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Did I say something wrong??

I guess I scared everyone off with the perl regex - as I haven't even been
acknowledged yet. (Even a welcome to the world of Delphi would have been nice)

Let's try a different question this time.

In Object Pascal:
After having read in a line from a configuration file and stored that line to a
variable (I have made it this far) ---- how does one split the string on a
special character to store each portion into different variables.

Jack

 

Re:Did I say something wrong??


On Sat, 16 Nov 2002 08:12:50 GMT, "Jack D" <goodcal...@hotmail.com>
wrote:

Quote
>I guess I scared everyone off with the perl regex - as I haven't even been
>acknowledged yet. (Even a welcome to the world of Delphi would have been nice)

>Let's try a different question this time.

>In Object Pascal:
>After having read in a line from a configuration file and stored that line to a
>variable (I have made it this far) ---- how does one split the string on a
>special character to store each portion into different variables.

>Jack

Hi Jack,

I didn't see any previous post from you. Maybe the news server ate it.

Anyway:

procedure ChopStr(s: String; var s1, s2: string; ch: Char);
// Chop at first instance of ch. Return two parts with ch removed.
var
  i: Integer;
begin
    s1 := '';
    s2 := '';
    i := Pos(ch, s);
    if i > 0 then begin
      s1 := LeftStr(s, Pred(i));
      s2 := RightStr(s, Length(s) - i);
    end; {if i > 0}
end;

HTH

************************************************************
Ian Jennings
Microware Data Services Limited
This post is made entirely from recycled ones and noughts
************************************************************

Re:Did I say something wrong??


On Sat, 16 Nov 2002 08:12:50 GMT, "Jack D" <goodcal...@hotmail.com>
wrote:

Quote
>In Object Pascal:
>After having read in a line from a configuration file and stored that line to a
>variable (I have made it this far) ---- how does one split the string on a
>special character to store each portion into different variables.

>Jack

Whoops, big{*word*19}-up - forgot the other bits. Hey ho.

function LeftStr(const strIn: string; n: Integer): string;
// Return leftmost n characters from strIn
begin
    if n <= Length(strIn) then
      Result := Copy(strIn, 1, n)
    else
      Result := StrIn;
end;

function RightStr(const strIn: string; n: Integer): string;
// Return the rightmost n characters from strIn
begin
    if n < Length(strIn) then
      Result := Copy(strIn, Succ(Length(strIn)) - n, n)
    else
      Result := strIn;
end;

************************************************************
Ian Jennings
Microware Data Services Limited
This post is made entirely from recycled ones and noughts
************************************************************

Re:Did I say something wrong??


Quote
"Ian Jennings" <i...@microwaredata.co.uk> wrote in message

news:5vvbtu0s2fkv9nddqrl6ijhhnlhfbi09cp@4ax.com...

[..snip..]

Quote
> function RightStr(const strIn: string; n: Integer): string;
> // Return the rightmost n characters from strIn
> begin
>     if n < Length(strIn) then
>       Result := Copy(strIn, Succ(Length(strIn)) - n, n)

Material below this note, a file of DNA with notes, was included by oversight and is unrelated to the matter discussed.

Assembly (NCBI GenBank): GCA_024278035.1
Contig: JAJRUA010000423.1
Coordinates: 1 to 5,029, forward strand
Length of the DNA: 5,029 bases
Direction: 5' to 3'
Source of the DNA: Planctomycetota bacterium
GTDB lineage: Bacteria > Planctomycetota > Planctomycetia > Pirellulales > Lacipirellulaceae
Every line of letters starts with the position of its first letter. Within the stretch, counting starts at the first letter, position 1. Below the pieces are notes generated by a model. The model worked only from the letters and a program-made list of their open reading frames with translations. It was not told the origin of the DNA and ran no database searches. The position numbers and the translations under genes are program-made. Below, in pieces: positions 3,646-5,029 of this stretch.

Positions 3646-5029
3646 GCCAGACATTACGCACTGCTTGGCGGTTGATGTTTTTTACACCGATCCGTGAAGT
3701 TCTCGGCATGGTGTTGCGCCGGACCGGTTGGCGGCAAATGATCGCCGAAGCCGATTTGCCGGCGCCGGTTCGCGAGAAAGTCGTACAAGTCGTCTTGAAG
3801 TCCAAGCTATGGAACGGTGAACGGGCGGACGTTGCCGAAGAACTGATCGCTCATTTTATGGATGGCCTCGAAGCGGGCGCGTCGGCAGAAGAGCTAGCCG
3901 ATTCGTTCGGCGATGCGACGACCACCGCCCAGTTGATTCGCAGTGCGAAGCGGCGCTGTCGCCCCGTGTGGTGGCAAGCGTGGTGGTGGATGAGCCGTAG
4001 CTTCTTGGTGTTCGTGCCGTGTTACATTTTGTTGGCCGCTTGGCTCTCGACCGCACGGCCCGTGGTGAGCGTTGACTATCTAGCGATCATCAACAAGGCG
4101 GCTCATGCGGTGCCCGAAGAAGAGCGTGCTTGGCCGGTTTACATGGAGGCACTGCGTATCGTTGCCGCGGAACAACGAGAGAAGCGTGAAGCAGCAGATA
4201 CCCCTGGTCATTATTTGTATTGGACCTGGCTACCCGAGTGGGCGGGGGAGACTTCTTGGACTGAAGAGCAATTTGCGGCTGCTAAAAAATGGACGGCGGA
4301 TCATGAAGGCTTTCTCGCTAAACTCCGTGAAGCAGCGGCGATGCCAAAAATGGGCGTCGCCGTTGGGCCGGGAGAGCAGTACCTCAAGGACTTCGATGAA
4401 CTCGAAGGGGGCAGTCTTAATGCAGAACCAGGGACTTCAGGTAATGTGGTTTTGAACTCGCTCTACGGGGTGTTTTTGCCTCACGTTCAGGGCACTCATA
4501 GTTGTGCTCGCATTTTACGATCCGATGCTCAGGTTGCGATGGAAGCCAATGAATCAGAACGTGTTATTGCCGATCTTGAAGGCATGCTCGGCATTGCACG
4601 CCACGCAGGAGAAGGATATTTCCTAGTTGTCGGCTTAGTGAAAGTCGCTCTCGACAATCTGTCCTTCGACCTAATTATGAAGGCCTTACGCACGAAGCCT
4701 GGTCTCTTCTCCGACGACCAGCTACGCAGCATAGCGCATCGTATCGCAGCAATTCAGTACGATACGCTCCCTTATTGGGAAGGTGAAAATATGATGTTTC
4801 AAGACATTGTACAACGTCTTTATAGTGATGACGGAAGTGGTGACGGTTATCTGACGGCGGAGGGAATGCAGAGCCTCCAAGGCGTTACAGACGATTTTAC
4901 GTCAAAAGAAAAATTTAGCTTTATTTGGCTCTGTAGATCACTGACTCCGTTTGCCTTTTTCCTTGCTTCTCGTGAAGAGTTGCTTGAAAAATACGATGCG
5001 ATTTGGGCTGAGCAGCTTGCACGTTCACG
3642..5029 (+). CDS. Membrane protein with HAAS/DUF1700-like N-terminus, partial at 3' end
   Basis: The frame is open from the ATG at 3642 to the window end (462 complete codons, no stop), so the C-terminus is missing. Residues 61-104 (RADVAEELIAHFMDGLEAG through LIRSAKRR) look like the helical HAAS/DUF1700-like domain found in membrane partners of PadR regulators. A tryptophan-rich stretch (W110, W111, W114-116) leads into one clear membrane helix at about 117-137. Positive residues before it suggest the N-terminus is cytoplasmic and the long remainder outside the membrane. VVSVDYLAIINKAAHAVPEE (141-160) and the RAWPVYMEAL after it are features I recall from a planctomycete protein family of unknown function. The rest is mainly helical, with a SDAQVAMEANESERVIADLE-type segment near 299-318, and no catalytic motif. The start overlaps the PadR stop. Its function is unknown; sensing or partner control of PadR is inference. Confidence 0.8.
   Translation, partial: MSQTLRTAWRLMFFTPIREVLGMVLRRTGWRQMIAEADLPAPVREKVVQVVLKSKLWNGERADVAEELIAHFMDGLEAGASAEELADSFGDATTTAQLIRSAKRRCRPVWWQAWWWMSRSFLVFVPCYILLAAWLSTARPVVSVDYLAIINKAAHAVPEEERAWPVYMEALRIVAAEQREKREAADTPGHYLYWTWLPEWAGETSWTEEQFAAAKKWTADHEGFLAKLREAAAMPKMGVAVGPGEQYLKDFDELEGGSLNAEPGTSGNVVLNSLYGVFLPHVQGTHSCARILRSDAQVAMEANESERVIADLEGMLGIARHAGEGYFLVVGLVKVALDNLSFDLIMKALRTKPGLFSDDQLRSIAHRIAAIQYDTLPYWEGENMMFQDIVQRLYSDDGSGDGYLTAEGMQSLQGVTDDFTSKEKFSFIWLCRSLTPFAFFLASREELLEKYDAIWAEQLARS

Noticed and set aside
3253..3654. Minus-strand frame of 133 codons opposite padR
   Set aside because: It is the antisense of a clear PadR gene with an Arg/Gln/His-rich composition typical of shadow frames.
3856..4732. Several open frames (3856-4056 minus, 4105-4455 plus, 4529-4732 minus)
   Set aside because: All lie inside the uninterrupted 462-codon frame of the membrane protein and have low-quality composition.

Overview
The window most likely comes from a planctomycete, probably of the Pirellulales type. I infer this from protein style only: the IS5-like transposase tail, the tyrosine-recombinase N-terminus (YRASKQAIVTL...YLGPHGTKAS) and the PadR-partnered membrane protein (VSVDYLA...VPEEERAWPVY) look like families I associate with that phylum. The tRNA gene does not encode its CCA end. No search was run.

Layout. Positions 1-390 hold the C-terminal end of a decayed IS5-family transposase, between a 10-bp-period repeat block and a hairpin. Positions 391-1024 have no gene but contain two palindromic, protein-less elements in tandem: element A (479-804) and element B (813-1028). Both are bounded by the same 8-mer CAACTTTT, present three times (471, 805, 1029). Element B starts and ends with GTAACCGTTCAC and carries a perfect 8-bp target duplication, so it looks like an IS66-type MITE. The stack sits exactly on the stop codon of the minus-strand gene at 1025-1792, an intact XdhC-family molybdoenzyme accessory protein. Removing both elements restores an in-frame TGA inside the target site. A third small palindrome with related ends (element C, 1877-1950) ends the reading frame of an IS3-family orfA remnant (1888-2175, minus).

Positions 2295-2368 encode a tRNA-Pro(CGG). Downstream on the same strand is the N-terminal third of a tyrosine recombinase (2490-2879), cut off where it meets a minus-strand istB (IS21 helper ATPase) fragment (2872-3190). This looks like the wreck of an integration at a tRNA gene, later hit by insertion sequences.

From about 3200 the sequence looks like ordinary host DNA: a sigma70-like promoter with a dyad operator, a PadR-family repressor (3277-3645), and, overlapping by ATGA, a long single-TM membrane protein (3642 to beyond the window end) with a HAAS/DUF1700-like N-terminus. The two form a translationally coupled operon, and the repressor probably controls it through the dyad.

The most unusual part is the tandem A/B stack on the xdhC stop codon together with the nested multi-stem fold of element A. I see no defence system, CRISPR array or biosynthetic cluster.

>     else
>       Result := strIn;
> end;

Thank you so much. I will incorporate this immediately.

I was hoping to use a regular expression (coming from a perl background - I
would feel more 'at home'). Hence I had downloaded TRegExpr. Does anyone have
experience with this module?

Also - now that I have someone's attention. Which group is best for newcomers to
post to?

Jack

Re:Did I say something wrong??


Quote
"Jack D" <goodcal...@hotmail.com> wrote in message

news:66nB9.5743$bh1.487871@news1.telusplanet.net...
Quote
> I guess I scared everyone off with the perl regex - as I haven't even been
> acknowledged yet. (Even a welcome to the world of Delphi would have been

nice)

Typically when one doesn't get an answer its because no one has one.

Quote
> After having read in a line from a configuration file and stored that line
to a
> variable (I have made it this far) ---- how does one split the string on a
> special character to store each portion into different variables.

Delphi has a number of "string handling routines" documented in the help. To
answer your question

i := Pos (theSpecialCharacter, theString);
leftSide := Copy (theString, 1, i - 1);
rightSide := Copy (theString, i + 1, MaxInt);

Re:Did I say something wrong??


Quote
"Jack D" <goodcal...@hotmail.com> wrote in message news:%pnB9.5877
> I was hoping to use a regular expression (coming from a perl background -
I
> would feel more 'at home'). Hence I had downloaded TRegExpr. Does anyone
have
> experience with this module?

From where did you get the component?

Re:Did I say something wrong??


Quote
"Bruce Roberts" <b...@bounceitattcanada.xnet> wrote in message

news:atnB9.18444$H67.82607@tor-nn1.netcom.ca...

Quote

> "Jack D" <goodcal...@hotmail.com> wrote in message news:%pnB9.5877

> > I was hoping to use a regular expression (coming from a perl background -
> I
> > would feel more 'at home'). Hence I had downloaded TRegExpr. Does anyone
> have
> > experience with this module?

> From where did you get the component?

From http://anso.virtualave.net/ -- it seems to do what I need. But I don't know
how to get at the stored variables after the regex has finished.